dotarray writes "Everybody knows that there's a certain risk one takes when playing addictive, engrossing games can be trouble when you're meant to be doing something else. The prevalence of awesome games on the iPhone hasn't helped that risk. A Plants Vs. Zombies loving police officer has learned this the hard way after an escape."
First Person Shooters (Games)

Gamer Plays Doom For the First Time 362

Posted by Soulskill
from the new-is-relative dept.
sfraggle writes "Kotaku has an interesting review of Doom (the original!) by Stephen Totilo, a gamer and FPS player who, until a few days ago, had gone through the game's 17-year history without playing it. He describes some of his first impressions, the surprises that he encountered, and how the game compares to modern FPSes. Quoting: 'Virtual shotgun armed, I was finally going to play Doom for real. A second later, I understood the allure the video game weapon has had. In Doom the shotgun feels mighty, at least partially I believe because they make first-timers like me wait for it. The creators make us sweat until we have it in hand. But once we have the shotgun, its big shots and its slow, fetishized reload are the floored-accelerator-pedal stuff of macho fantasy. The shotgun is, in all senses, instant puberty, which is to say, delicately, that to obtain it is to have the assumed added potency that a boy believes a man possesses vis a vis a world on which he'd like to have some impact. The shotgun is the punch in the face the once-scrawny boy on the beach gives the bully when he returns a muscled linebacker.'"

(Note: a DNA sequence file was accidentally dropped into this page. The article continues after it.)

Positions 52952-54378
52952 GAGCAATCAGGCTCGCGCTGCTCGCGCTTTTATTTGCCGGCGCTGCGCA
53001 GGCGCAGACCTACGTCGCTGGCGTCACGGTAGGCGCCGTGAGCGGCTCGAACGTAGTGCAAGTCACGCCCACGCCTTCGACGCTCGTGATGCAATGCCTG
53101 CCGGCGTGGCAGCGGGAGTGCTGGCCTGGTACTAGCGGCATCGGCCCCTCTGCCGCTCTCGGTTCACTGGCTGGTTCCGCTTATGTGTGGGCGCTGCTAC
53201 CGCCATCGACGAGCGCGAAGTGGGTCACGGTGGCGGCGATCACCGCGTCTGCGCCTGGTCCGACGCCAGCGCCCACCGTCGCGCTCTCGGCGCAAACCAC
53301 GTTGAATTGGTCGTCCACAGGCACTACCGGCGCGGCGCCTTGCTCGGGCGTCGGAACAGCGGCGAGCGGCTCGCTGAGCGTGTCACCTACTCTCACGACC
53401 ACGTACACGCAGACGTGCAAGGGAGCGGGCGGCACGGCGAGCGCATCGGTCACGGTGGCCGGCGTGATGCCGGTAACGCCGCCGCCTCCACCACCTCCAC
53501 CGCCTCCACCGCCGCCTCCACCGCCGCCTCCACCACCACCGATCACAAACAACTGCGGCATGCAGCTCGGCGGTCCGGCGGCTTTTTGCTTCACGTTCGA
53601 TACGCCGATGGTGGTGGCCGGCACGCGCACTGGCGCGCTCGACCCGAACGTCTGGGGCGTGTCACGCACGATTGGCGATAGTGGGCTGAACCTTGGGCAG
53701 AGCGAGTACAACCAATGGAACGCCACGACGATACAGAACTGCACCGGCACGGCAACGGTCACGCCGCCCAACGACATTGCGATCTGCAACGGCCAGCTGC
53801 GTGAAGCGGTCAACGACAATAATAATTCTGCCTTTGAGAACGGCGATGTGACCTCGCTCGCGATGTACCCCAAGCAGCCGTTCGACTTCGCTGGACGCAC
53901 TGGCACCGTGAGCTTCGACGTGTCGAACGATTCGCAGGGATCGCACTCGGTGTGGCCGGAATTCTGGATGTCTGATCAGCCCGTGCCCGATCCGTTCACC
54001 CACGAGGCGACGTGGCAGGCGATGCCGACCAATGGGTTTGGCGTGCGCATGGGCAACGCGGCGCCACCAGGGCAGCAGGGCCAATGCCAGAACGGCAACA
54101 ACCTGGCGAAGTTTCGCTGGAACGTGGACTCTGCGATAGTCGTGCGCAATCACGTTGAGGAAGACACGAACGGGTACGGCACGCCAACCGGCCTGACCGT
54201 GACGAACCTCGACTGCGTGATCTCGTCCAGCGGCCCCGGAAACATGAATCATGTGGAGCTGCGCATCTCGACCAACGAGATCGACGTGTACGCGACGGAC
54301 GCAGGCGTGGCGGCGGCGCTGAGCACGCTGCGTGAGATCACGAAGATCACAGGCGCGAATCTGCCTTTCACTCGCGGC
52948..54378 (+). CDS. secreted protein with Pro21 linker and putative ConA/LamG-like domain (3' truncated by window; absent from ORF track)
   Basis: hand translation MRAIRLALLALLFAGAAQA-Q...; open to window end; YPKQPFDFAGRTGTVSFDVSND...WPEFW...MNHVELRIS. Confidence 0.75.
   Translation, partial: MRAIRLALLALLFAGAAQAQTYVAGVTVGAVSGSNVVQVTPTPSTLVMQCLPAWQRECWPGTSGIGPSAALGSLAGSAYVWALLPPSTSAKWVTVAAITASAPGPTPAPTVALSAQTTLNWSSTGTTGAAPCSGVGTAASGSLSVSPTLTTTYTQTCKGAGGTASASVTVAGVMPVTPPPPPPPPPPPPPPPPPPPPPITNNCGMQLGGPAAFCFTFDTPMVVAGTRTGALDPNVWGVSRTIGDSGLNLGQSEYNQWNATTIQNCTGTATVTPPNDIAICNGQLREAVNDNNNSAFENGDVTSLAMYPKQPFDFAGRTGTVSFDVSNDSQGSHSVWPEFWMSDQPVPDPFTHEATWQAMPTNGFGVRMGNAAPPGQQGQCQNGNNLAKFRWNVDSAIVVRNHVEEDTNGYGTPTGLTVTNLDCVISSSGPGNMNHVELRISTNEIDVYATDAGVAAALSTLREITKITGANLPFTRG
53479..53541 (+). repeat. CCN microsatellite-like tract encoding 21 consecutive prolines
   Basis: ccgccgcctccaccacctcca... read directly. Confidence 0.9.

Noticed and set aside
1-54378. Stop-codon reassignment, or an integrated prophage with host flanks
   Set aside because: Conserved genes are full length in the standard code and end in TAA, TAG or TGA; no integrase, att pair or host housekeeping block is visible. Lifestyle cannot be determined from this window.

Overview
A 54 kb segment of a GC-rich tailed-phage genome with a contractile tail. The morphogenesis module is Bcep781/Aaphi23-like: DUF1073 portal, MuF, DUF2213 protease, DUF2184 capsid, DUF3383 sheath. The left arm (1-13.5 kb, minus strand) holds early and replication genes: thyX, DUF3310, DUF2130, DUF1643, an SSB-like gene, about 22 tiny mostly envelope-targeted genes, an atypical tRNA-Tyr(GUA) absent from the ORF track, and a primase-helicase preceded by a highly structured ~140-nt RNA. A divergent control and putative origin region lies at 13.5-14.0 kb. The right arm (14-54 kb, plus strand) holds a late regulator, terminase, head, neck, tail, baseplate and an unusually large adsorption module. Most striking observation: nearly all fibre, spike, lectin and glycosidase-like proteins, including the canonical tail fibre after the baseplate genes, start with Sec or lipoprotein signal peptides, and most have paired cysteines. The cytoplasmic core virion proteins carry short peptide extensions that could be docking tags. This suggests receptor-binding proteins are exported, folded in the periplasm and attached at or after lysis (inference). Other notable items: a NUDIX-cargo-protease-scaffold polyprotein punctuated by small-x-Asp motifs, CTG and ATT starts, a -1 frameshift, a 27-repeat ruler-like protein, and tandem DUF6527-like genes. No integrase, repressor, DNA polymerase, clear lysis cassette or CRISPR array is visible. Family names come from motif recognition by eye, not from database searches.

The Almighty Buck

EVE Player Loses $1,200 Worth of Game Time In-Game 620

Posted by Soulskill
from the sorry-about-your-luck dept.
An anonymous reader writes "Massively.com has reported that an EVE Online player recently lost over $1,200 worth of in-game items during a pirate attack. The player in question was carrying 74 PLEX in their ship's cargo hold — in-game 'Pilot's License Extensions' that award 30 days of EVE Online time when used on your account. When the ship was blown up by another player, all 74 PLEX were destroyed in the resulting blast, costing $1,200 worth of damage, or over 6 years of EVE subscription time, however you prefer to count it. Ow."
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Southwest Adds 'Mechanical Difficulties' To Act Of God List 223

Posted by samzenpus
from the blameless-travel dept.
War, earthquakes, and broken washers are all unavoidable events for which a carrier should not be liable if travel is delayed according to Southwest Airlines. Southwest quietly updated their act of God list a few weeks ago to include mechanical problems with the other horrors of an angry travel god. From the article: "Robert Mann, an airline industry analyst based in Port Washington, NY, called it 'surprising' that Southwest, which has a reputation for stellar customer service, would make a change that puts passengers at a legal disadvantage if an aircraft breakdown delays their travel. Keeping a fleet mechanically sound 'is certainly within the control of any airline,' Mann said. 'Putting mechanical issues in the same category as an act of God — I don't think that's what God intended.'"